On this point, he has support even among lawmakers on the other side of the political aisle. China “is strategically positioning itself to militarily and economically challenge US influence and capabilities in the Asia-Pacific,” Rep. J. Randy Forbes (R) of Virginia, chairman of the House Armed Services Readiness Subcommittee, warned Wednesday.
In a statement following the release of the US-China Economic and Security Review Commission’s annual report to Congress, Representative Forbes said that the report “makes it abundantly clear that China is actively seeking to exploit the United States’ military vulnerabilities.”
It doesn’t help, Forbes added, that “Congress is busy dismantling the United States military with arbitrary cuts that could total a trillion dollars.”
Countering China’s military growth will likely require a show of strength on the part of the US military, Panetta has predicted. “The most important things we can do is to project our force into the Pacific,” he told US service members in Italy in early October. “To have our carriers there, to have our fleet there, to be able to make very clear to China that we are going to protect international rights to be able to move across the oceans freely.”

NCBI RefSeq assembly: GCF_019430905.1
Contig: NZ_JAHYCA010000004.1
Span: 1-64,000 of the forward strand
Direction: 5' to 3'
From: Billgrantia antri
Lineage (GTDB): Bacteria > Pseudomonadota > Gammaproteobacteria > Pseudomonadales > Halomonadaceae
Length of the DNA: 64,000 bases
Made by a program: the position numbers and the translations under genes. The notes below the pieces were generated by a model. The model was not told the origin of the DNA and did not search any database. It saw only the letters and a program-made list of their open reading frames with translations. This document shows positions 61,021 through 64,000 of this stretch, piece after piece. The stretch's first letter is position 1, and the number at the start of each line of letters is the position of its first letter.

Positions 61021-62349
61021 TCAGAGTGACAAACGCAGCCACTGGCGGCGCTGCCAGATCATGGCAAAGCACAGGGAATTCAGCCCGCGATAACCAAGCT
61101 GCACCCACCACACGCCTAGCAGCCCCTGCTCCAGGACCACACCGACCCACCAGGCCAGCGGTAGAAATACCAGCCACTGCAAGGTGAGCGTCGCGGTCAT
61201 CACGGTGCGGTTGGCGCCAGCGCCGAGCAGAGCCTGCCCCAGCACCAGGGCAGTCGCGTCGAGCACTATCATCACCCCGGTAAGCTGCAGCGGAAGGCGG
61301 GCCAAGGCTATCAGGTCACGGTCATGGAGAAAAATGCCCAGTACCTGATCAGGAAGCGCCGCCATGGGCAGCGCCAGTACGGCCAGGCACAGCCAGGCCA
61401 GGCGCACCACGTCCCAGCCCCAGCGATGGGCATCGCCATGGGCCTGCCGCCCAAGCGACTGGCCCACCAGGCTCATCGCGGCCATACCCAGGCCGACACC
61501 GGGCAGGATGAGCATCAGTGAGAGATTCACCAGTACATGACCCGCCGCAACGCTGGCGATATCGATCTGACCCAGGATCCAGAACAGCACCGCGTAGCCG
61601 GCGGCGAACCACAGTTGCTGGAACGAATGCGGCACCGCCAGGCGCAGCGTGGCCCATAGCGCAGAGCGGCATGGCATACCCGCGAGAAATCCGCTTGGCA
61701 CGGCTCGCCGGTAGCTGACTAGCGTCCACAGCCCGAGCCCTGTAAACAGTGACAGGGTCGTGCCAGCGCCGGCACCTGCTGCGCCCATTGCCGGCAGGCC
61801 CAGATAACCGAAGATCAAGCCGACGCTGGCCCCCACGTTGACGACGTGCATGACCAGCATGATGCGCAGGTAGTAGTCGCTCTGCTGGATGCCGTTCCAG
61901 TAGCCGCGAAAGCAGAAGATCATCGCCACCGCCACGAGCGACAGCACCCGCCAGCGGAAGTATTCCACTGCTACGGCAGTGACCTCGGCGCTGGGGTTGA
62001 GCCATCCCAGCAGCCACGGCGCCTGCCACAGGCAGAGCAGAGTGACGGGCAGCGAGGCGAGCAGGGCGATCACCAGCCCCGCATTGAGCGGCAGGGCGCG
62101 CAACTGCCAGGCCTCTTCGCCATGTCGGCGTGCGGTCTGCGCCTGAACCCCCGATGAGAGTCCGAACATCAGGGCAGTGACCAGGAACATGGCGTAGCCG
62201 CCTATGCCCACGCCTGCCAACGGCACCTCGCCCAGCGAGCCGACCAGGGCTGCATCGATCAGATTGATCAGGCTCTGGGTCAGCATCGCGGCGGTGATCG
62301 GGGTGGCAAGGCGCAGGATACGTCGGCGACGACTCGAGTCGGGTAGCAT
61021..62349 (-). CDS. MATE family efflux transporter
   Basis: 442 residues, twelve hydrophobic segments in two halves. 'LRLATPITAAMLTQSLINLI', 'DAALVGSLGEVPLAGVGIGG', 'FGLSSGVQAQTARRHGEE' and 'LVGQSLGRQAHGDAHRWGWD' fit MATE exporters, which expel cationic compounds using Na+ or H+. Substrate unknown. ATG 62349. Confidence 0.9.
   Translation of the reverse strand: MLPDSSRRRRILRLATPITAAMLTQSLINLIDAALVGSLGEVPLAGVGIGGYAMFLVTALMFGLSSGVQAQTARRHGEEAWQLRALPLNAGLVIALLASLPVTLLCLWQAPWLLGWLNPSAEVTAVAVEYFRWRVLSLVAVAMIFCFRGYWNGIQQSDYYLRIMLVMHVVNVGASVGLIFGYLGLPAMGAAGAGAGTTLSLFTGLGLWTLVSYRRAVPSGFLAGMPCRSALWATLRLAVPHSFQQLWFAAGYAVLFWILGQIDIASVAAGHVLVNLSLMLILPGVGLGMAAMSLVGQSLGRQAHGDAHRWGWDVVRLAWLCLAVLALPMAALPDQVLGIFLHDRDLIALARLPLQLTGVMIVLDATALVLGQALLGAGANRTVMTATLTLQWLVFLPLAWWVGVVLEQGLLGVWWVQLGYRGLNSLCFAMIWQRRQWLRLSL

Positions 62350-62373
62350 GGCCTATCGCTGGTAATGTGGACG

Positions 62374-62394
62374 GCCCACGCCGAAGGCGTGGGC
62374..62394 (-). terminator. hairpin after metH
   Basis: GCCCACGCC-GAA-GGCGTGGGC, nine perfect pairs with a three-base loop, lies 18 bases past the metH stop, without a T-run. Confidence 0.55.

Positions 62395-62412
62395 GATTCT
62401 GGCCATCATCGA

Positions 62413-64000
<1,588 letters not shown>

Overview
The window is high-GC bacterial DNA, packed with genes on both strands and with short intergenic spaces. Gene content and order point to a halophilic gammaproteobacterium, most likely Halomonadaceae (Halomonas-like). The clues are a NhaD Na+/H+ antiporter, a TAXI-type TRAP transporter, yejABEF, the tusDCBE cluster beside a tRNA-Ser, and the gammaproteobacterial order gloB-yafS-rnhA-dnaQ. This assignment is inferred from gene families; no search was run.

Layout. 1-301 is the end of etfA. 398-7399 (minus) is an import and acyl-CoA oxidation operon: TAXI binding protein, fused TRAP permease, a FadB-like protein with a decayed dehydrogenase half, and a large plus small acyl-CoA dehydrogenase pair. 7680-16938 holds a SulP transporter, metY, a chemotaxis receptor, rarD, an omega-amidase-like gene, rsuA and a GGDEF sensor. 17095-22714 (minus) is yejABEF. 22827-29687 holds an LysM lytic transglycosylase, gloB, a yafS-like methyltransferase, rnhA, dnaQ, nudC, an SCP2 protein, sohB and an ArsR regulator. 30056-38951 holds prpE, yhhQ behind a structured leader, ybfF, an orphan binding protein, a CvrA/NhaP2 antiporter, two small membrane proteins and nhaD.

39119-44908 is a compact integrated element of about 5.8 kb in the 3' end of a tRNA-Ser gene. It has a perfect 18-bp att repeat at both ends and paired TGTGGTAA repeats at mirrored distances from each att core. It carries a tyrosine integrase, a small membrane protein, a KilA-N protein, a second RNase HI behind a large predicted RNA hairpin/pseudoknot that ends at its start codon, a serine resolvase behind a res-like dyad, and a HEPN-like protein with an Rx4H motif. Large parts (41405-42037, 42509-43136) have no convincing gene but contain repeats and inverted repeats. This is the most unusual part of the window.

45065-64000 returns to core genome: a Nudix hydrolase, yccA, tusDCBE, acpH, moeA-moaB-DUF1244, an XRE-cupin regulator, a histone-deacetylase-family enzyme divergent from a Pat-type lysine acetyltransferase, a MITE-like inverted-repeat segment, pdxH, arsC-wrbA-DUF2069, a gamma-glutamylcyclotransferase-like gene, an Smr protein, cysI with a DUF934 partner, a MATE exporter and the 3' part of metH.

Defense officials for their part have described the US presence in the Pacific as a “realignment” of US interests.
This “realignment” comes on the heels of China’s push to build anti-ship missiles, aircraft carriers, and stealth fighter jets that could, senior defense officials warn, threaten the US Pacific fleet.
In past years, China’s proven ability to shoot down satellites in space and its proclivity for cyberincursions into US defense systems have also garnered grave warnings from US officials.
The US military presence in Australia is expected to expand to somewhere in the neighborhood of 2,500 Marines over the next several years.
When they arrive and begin their work, beginning in mid-2012, it will be the first time US troops have ever conducted military exercises alone on Australian soil.